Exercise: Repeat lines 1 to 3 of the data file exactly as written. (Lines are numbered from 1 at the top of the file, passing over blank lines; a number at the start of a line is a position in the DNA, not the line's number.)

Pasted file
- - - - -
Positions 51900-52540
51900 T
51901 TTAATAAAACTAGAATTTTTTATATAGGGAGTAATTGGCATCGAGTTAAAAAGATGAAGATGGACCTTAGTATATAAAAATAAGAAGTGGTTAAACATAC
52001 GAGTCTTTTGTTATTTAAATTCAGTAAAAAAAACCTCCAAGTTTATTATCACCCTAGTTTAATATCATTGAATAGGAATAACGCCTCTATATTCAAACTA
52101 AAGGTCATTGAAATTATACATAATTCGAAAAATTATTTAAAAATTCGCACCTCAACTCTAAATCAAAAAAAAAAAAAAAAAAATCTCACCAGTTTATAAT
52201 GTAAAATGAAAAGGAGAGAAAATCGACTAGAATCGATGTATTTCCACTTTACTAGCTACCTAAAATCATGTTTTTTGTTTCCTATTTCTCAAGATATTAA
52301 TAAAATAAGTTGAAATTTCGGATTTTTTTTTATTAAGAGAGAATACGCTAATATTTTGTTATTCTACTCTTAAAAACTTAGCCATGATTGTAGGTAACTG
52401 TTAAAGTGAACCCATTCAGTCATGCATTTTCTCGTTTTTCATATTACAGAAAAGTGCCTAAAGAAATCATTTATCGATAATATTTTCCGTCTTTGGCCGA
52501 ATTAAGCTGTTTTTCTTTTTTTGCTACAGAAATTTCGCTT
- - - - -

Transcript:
Positions 51900-52540
51900 T
51901 TTAATAAAACTAGAATTTTTTATATAGGGAGTAATTGGCATCGAGTTAAAAAGATGAAGATGGACCTTAGTATATAAAAATAAGAAGTGGTTAAACATAC